WACO (September 17, 2013)—Tuesday was the 226th birthday of the U.S. Constitution, a document that by all measures has stood the test of time and remains among the most sanctified documents in the world.
Constitution Day, also called Citizenship Day, is observed annually on Sept. 17 and is recognized as the day members of the U.S. Constitutional Convention, in 1787, signed the document.
First celebrated in Iowa in 1911, the day now is a recognized federal holiday after Sen. Robert Byrd was successful in getting the resolution honoring the holiday passed by Congress in 2004.
The 2004 law resulted in renaming Citizenship Day as Constitution Day and it now requires publicly-funded educational institutions to teach the history of the U.S. Constitution in observance of the holiday.
Baylor President Ken Starr, who’s recognized as a constitutional scholar, said in an editorial he penned for some local newspapers to commemorate the day, "Or Founding Fathers understood, as the old song goes, "there'll be some changes made."
Starr pointed out that of the 55 delegates to the Constitutional Convention only 37 actually signed the document.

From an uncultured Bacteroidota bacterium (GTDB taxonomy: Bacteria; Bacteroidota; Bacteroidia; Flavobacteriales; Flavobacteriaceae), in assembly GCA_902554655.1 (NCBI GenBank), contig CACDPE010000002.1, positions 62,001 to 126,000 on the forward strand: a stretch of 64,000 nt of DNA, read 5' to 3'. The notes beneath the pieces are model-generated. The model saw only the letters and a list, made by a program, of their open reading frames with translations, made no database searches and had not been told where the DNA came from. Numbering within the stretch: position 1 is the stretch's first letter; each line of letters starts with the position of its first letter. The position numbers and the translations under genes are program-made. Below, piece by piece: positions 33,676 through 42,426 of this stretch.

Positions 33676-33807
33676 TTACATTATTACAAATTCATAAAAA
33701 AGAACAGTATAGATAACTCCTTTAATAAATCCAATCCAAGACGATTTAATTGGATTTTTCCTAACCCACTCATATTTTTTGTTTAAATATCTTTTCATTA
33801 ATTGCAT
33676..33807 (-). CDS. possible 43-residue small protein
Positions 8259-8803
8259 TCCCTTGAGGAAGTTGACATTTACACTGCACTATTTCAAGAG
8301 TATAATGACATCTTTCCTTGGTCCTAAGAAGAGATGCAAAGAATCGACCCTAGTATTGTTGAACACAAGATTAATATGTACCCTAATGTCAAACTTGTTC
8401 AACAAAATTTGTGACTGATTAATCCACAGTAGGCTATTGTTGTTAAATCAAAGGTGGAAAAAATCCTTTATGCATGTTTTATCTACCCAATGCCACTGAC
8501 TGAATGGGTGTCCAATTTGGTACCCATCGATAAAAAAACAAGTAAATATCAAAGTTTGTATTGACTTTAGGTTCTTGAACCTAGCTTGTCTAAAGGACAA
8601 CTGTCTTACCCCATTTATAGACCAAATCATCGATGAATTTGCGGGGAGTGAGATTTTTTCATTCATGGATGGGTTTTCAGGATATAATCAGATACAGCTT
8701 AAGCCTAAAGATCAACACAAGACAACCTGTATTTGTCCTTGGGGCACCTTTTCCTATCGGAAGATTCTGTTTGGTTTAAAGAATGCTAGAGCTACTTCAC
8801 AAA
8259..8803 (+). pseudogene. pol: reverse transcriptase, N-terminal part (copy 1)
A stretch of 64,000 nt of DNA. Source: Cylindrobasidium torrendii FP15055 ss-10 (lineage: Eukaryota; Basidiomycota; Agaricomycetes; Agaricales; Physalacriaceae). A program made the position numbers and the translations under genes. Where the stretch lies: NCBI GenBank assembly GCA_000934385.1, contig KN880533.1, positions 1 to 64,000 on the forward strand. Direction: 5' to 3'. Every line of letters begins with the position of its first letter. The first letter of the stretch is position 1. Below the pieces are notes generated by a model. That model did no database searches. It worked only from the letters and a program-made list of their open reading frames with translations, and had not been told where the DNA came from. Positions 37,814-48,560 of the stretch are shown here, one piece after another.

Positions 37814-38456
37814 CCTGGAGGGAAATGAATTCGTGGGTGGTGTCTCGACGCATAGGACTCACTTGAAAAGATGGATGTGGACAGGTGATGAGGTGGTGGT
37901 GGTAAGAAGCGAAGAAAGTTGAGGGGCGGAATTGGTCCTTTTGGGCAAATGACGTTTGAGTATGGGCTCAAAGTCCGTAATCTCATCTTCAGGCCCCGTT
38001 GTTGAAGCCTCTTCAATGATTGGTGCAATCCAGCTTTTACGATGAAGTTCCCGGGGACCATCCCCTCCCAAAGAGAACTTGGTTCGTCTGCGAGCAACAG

Most notable among the missing signatures is Patrick Henry, of Virginia, who not only didn't sign his name to the draft but even refused to attend the convention.
"Those 18th-century Americans vigorously spoke their minds in what we call the ratification debates," Starr said.
"Thank goodness the document as proposed in the
Constitutional Convention did not require each and every one of the original 13 states to say yes.
"Under Article VII, nine would do the trick," Starr said.
"Beginning with the Bill of Rights (accounting in one fell swoop for almost one-third of all constitutional amendments), these 27 Amendments responded to felt needs and unfolding traditions.
"All, save the prohibition amendment, have remained," Starr said
As for standing the test of time Starr said: "This unparalleled constitutional experience is dismissed by some as interestingly quaint but irrelevant to current times.
"Other models, more focused and detailed on individual rights, are said to be the wave of the future.
"But there seems no popular sentiment anywhere in this land for changing the model erected in the 18th century," Starr said.
"The Founders were onto something," Starr said.
"What they have given the nation, with the ability for measured change along the way, has stood the test of time.
"And the pivotal fact of our national experience is that America's Constitution has provided an architecture of expanding freedom unmatched in the history of the planet.
"That's good reason to celebrate the Constitution's 226th," Starr said.